Some people claim to have scammed the system, and it may have worked in the short term. But it doesn’t work for the long term. 

You must write a great book and then another great book. That’s really the only strategy that works.

Thomas: If anyone claims to have a hack or secret to share only with you, run away. Because that kind of approach doesn’t last in the long term. Those authors are not building careers, and they often leave the industry in disgrace. They leave in frustration because either it blows up in their face, their reputation is ruined, or they stop making money and give up. That is not the path to success. 

What should authors know before they start using KU?

Thomas: What do you wish you had known before you started using KU? If you go back and talk to the Lacey Williams of the past, what would you tell her?

Lacy: I had been writing for a long time when I dumped all my books into KU at once. In hindsight, I think I would have done better if I would have dropped in one series at a time and taken advantage of the higher visibility you get for that first 90-day period on each individual series. 

I also wish I had started with KU sooner. At first, I didn’t like the idea of having to be exclusive to Amazon, so I fought against doing it for a long time. 

But Amazon has the most readers. They’ve been building their website to cater to readers for longer than any other retailer. The bulk of readers are going to be there, so there’s a part of me that wishes I would have gone sooner.

Thomas: In other words, you started making a lot more money when you went exclusive with Amazon. 

Lacy: Yes, I did. 

Thomas: To cut to the chase, you made more money, but you had less freedom. Because with KU, you’re now entirely tied to Amazon. Your fortunes are entirely tied to Amazon’s fortunes, and they control you. 

Why is having an email list important for authors with books in Kindle Unlimited?

Lacy: I will say I went into it with a strong strategy to draw readers specifically to my platform and my website. Because in the back of my mind, I remembered the incident in publishing where all the Big Five publishers had to re-sign their contracts and were forced to sign them on Amazon’s terms. The Big Five publishers had no choice but to accept Amazon’s terms because all their readers were on Amazon. They had to sign whatever Amazon wanted them to sign because they didn’t have direct contact with their readers.  

With every single launch, I offered something special that would entice readers to join my email list. It’s usually a bonus novella, bonus scenes, or a bonus couple that readers are interested in. Maybe the bonus couple’s happily-ever-after didn’t happen in the book, so I put it into a bonus book to draw those readers from Amazon to my email newsletter list. That way, if something happens in the future where I transition away from Amazon, I still have contact with my readers. 

I went into KU hating the exclusivity, but knowing that I could draw readers to myself. I have continued to do that with every launch. Every author should have something like that in place so they can do the same thing.

Thomas: That is why having an email list is so important. It mitigates the risk of being involved with Amazon. Traditional publishing companies, the big ones especially, missed out because they didn’t have direct connections with readers, and it put them at the mercy of those who did.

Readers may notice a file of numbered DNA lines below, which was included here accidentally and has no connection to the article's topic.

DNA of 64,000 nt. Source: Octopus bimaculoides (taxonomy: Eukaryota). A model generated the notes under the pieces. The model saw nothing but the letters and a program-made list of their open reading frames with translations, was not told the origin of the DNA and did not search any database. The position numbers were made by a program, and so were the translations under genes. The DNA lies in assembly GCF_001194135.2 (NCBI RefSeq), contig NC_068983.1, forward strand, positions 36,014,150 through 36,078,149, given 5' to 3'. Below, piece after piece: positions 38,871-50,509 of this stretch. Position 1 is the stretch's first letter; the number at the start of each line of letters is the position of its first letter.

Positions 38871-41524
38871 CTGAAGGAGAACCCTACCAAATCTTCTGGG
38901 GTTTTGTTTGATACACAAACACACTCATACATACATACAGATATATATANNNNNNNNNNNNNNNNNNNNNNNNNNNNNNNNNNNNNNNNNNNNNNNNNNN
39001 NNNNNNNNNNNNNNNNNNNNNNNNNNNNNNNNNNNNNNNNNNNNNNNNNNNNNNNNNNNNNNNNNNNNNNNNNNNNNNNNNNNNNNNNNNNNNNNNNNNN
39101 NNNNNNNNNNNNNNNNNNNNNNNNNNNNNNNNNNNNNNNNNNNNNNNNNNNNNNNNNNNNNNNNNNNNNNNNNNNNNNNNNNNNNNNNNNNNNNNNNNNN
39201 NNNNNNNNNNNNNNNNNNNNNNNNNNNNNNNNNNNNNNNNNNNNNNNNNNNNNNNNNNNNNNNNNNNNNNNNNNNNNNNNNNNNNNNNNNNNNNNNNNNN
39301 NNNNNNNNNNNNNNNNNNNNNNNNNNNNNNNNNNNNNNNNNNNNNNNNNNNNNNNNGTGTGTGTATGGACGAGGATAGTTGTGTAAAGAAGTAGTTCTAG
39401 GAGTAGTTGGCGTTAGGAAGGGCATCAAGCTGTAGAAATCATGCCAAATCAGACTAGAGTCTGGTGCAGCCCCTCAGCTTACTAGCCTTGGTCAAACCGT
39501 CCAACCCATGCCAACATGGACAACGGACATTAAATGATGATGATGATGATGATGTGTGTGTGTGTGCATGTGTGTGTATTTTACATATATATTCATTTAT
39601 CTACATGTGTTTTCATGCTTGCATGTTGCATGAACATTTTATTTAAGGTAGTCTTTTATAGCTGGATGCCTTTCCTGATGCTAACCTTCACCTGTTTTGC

Amazon’s secret to success is not a secret. They are passionately and fanatically focused on their customers. Many people in publishing focus on the book or the bookstore, and those are the wrong things to focus on. 

Amazon is going to give people the kind of book they want because their focus is on the customer. That’s where the success is.

Supposedly, when they have meetings at Amazon headquarters, they place an empty chair at the table to represent the customer. I don’t know if they do that all the time, or if it’s a corporate legend, but it makes sense as a practice. 

If you’re willing to be more passionate about your readers than you are about your writing, you’re going to find that you’re so much more successful in the publishing world and that your readers will like your writing more. 

I’ll admit it takes a bit of the magic out of writing. We enter publishing because we love our writing. But ultimately, people are more important than paper.

Lacy: You can’t succeed in KU if you don’t write a book that readers want to read. You need a strong cover, a strong blurb, and something on every single page that makes them turn to the next page until the book is over. Because in KU, if they don’t read the book, then you don’t get paid.

Thomas: More than any other platform, KU lets you know if you have a good book or not. If you get downloads, but people only read 20 pages and then quit, your book is not going to succeed in KU. 

Free Ebook for Novel Marketing Listeners and Readers

Thomas: Lacy, you have a special offering for Novel Marketing readers, what is it?

Lacy: It’s a free ebook called The Smart Indie: Basic Publishing Plan. You can download it at my website, www.lacywilliams.net/novelmarketing. It’s a hands-on guide that breaks down self-publishing into five core concepts based on the acronym SMART.

S – Story >> How to develop your book to reach your core readers.
M – Marketing & Platform >> How to use a budget of any size to market your books.
A – Art >> How to package your book to appeal to new readers.
R – Retailers & Metadata >> Where to publish your book and tips on how to gain visibility.
T – Tracking & Adjusting >> How to know whether you’re making a profit or losing money. And what to do about it.

 Get The Smart Indie: Basic Publishing Plan here.